The whole thing is a completely accurate transcription of the way the Buckie article/manifesto appears in Programmes and manifestoes (sic) on 20th-century architecture by Ulrich Conrads.

Mickwick,
the universally concerned intellectual optic of integrity
Thus spake Mickwick:

What is the longest and least coherent sentence ever written and published in English?

...
Not me. It's crap. It means nothing. Next!

Where's Charles when he's needed? James Joyce has a single sentence chapter in one of his high-modernist books ( Ulysses or Finnegans Wake ). It goes on for pages.

Molly's soliloquy (odd: I think it is the first time I ever typed or wrote the word) at the end of "Ulysses". But it's replete with meaning, and a glorious piece of writing. Without a dodgy semi-colon.

And I say that as somebody who is not particularly enamoured of Joyce's work.
Charles may come along to sing a paean of praise more in keeping with Joyce's place in the divine order. Yes I say yes he will yes.

PB
Mickwick defended his transcription:
The whole thing is a completely accurate transcription of the way the Buckie article/manifesto appears in Programmes and manifestoes (sic) on 20th-century architecture by Ulrich Conrads.

That may be, but how does Conrads's transcription relate to what Fuller actually wrote? For an American of the 1930s to put commas to the right of closing quotes would have been strange, and possibly unheard-of.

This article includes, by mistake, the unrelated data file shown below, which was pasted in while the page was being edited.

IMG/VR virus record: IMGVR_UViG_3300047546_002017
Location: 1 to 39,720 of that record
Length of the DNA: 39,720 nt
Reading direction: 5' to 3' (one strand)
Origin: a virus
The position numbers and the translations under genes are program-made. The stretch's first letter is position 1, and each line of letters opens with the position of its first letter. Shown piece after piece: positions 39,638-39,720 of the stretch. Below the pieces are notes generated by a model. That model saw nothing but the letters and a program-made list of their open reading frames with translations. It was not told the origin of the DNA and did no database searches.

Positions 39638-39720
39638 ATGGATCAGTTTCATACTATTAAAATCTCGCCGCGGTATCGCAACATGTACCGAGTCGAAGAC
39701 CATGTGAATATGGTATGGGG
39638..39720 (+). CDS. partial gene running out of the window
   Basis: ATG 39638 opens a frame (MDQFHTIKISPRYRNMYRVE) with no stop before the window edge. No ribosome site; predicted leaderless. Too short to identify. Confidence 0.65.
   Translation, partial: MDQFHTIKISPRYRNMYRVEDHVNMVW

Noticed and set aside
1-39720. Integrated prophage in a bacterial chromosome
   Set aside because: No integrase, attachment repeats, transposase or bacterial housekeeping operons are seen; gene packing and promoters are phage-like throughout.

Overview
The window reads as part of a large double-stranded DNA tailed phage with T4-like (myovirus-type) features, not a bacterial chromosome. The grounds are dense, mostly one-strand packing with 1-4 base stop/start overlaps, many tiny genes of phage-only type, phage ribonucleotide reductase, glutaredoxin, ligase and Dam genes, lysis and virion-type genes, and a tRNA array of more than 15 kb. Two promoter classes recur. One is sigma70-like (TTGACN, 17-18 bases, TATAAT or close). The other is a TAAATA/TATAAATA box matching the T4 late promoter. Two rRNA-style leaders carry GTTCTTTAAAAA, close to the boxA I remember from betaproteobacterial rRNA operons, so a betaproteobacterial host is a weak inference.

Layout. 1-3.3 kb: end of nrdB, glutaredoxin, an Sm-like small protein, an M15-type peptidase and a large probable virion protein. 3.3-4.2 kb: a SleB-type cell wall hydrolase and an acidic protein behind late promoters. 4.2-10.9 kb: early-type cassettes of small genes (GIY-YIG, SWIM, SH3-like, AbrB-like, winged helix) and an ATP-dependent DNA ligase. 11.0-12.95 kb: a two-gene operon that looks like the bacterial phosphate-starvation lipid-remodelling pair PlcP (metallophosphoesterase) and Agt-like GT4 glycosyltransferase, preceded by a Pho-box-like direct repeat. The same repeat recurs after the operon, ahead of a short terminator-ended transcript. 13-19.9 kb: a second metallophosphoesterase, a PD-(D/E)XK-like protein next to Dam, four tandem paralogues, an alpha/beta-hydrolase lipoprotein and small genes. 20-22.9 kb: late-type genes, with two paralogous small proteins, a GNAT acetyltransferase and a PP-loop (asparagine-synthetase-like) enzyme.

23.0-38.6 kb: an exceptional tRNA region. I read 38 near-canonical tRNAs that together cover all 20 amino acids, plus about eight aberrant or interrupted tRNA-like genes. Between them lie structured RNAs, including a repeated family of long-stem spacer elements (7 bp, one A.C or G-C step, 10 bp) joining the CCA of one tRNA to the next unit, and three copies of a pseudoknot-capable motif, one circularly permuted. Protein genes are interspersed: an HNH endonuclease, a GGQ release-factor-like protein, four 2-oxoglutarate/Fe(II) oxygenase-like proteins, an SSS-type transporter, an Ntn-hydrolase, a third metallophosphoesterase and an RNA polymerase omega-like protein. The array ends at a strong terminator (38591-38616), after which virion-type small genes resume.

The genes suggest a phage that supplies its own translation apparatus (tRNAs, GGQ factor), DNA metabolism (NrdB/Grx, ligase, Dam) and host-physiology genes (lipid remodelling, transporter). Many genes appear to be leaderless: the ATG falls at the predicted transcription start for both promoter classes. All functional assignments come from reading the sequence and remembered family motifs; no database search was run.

Students: Are you brave enough to let our tutors analyse your pronunciation?
Are you sure about that semi-colon in the third line?

Yep! The whole thing is a completely accurate transcription of the way the Buckie article/manifesto appears in Programmes and manifestoes (sic) on 20th-century architecture by Ulrich Conrads.

Then I conclude that it is not a sentence, and ineligible for the prize.
Next!
PB
The whole thing is a completely accurate transcription of the ... and manifestoes (sic) on 20th-century architecture by Ulrich Conrads.

Then I conclude that it is not a sentence, and ineligible for the prize. Next!

Er .. Er ...
Oh, bugger it, you know what I mean. The longest bit of *** ever contained to the left of a single full-stop.
How's that? Not as an entry, as a definition?

Mickwick,
the universally concerned intellectual optic of integrity
Mickwick defended his transcription:

The whole thing is a completely accurate transcription of the ... and manifestoes (sic) on 20th-century architecture by Ulrich Conrads.

That may be, but how does Conrads's transcription relate to what Fuller actually wrote? For an American of the 1930s to put commas to the right of closing quotes would have been strange, and possibly unheard-of.

OK, fair point.
So let's forget punctuation. (There are three or four questionable punctuation marks in my version of the text.) Punctuate the text in any way you please. Does that help elucidate Fuller's meaning? Or any other meaning whatsoever?
I doubt it. However punctuated, it's Pseud's Corner. It's embarrassing. It's crap.
Next!

Mickwick,
the universally concerned intellectual optic of integrity